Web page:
You want a war? How about Karpov-Korchnoi 1978?

10/8/2006 – If you think the Kramnik-Topalov match is acrimonious, you should look at the 1978 match between Anatoly Karpov and Soviet defector Viktor Korchnoi. They battled over yogurt, visitors in the audience, but also viciously on the chessboard. In his Monday night Playchess lecture Dennis Monokroussos looks at game 17.

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Dennis Monokroussos writes:

Think the Kramnik-Topalov match has been acrimonious? This match has nothing on the 1978 match between then-champion Anatoly Karpov and his challenger, Soviet defector Viktor Korchnoi. They battled over what flavors of yogurt Karpov could receive and when. They battled over who was permitted in the audience and where they could sit. And most of all, they battled over the chessboard, where Karpov emerged victorious by a 6 win to 5 margin after 32 grueling games and a fantastic Korchnoi comeback.

For this Monday's show, we'll review some of the more entertaining goings-on from that match, and then we'll dig into one the flawed but fascinating game 17; a game that came to mind while watching game 8 of the ongoing Kramnik-Topalov match. In the 1978 game, Korchnoi, with White, had the advantage almost all the way through - sometimes a winning advantage – but never cashed in on his chances. Ultimately, he found nothing better than an ending with two rooks and three pawns against a rook and two knights (thus the similarity to the aforementioned Kramnik-Topalov game – complete with passed a-pawn!), where the knights promised enough counterplay to draw, but Korchnoi could at least continue to press a little. Then tragedy struck.

To see this memorable, painful episode from world championship history, join me this Monday night at 9 p.m. ET: you'll be glad you did!

Dennis Monokroussos' Radio ChessBase lectures begin on Mondays at 9 p.m. EDT, which translates to 02:00h GMT, 03:00 Paris/Berlin, 13:00h Sydney (on Tuesday). Other time zones can be found at the bottom of this page. You can use Fritz or any Fritz-compatible program (Shredder, Junior, Tiger, Hiarcs) to follow the lectures, or download a free trial client.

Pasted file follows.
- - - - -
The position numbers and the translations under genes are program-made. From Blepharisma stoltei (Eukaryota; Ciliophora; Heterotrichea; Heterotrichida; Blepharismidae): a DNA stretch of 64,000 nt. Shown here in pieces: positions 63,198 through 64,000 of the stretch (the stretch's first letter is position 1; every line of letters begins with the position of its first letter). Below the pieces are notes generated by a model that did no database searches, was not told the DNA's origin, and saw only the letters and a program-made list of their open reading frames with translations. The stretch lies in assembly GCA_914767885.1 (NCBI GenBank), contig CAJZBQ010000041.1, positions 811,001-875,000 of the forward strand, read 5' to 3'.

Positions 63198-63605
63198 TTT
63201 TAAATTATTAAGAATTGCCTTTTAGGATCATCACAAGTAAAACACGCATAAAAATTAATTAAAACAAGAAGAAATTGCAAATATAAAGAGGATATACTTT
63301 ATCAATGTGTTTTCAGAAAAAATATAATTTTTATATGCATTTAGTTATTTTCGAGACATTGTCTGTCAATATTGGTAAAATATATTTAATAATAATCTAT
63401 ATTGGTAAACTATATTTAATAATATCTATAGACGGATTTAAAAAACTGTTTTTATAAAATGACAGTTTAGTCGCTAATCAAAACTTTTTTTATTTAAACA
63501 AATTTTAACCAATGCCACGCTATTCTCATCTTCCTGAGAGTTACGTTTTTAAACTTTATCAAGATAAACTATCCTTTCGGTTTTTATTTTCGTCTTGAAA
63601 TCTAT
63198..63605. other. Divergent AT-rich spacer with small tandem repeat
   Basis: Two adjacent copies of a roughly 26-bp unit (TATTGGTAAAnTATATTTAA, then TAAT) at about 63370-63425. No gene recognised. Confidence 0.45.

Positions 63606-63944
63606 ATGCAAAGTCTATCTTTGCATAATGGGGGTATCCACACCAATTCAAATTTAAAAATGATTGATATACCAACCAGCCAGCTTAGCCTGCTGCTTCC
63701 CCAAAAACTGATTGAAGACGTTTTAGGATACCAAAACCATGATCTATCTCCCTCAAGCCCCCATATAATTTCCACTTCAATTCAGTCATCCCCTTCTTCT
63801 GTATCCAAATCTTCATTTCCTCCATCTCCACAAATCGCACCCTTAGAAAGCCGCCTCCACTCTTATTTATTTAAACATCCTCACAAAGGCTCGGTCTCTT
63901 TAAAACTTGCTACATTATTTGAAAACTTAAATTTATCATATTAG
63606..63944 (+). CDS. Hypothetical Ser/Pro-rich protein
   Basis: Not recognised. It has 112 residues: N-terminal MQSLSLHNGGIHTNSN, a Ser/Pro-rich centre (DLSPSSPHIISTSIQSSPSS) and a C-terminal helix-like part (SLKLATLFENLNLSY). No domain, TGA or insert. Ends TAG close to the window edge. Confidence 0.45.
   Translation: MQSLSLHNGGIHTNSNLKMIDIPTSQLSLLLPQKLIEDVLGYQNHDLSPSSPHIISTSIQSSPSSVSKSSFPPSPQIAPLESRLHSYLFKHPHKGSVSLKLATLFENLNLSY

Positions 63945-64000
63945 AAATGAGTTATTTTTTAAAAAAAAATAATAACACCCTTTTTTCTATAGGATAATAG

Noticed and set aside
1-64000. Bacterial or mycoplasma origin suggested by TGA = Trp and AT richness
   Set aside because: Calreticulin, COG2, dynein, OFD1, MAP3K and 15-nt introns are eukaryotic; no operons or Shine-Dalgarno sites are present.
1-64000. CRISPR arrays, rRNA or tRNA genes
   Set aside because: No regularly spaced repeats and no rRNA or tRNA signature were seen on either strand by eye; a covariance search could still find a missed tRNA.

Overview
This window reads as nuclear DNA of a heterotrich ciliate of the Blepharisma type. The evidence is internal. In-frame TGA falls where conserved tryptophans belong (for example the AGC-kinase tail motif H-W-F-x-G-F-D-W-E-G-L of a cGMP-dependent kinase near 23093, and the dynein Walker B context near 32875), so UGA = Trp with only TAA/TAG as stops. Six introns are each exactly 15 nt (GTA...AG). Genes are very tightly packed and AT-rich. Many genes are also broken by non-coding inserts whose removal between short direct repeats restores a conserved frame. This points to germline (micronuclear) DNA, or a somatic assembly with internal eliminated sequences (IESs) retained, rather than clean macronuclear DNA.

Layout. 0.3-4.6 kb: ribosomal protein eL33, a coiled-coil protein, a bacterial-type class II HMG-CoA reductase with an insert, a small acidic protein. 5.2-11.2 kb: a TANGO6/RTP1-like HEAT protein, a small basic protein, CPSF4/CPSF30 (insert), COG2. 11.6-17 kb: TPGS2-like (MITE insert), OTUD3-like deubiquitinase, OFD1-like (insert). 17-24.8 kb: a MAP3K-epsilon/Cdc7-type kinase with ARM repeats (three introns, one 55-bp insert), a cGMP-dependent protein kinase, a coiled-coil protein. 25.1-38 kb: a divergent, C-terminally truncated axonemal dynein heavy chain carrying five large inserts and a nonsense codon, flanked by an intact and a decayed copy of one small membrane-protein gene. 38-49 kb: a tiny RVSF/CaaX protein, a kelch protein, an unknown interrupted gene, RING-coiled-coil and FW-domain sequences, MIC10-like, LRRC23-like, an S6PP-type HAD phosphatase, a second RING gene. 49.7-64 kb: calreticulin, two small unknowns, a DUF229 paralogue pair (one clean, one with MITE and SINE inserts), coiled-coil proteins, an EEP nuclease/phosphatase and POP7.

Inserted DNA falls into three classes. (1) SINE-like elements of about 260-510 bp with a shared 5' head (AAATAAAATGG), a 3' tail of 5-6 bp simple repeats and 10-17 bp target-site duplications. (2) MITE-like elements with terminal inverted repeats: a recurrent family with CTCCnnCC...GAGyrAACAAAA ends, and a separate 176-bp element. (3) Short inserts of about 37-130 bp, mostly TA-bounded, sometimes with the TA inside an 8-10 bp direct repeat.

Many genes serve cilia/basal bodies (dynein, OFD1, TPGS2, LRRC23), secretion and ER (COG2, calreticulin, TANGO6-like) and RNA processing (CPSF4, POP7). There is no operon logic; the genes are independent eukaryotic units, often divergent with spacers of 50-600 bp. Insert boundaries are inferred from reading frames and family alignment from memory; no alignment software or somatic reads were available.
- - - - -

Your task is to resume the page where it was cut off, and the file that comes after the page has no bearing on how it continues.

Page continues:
You can find the exact times for different locations in the world at World Time and Date. Exact times for most larger cities are here. And you can watch older lectures by Dennis Monokroussos offline in the Chess Media System room of Playchess:

Enter the above archive room and click on "Games" to see the lectures. The lectures, which can go for an hour or more, will cost you between one and two ducats. That is the equivalent of 10-20 Euro cents (14-28 US cents).


Dennis Monokroussos is 40, lives in South Bend, IN, and is an adjunct professor of philosophy at the University of Notre Dame.

He is fairly inactive as a player right now, spending most of his non-philosophy time being a husband and teaching chess. At one time he was one of the strongest juniors in the U.S., but quit for about eight years starting in his early 20s. His highest rating was 2434 USCF, but he has now fallen to the low-mid 2300s – "too much blitz, too little tournament chess", he says.

Dennis has been working as a chess teacher for seven years now, giving lessons to adults and kids both in person and on the internet, worked for a number of years for New York’s Chess In The Schools program, where he was one of the coaches of the 1997-8 US K-8 championship team from the Bronx, and was very active in working with many of CITS’s most talented juniors.

When Dennis Monokroussos presents a game, there are usually two main areas of focus: the opening-to-middlegame transition and the key moments of the middlegame (or endgame, when applicable). With respect to the latter, he attempts to present some serious analysis culled from his best sources (both text and database), which he has checked with his own efforts and then double-checked with his chess software.



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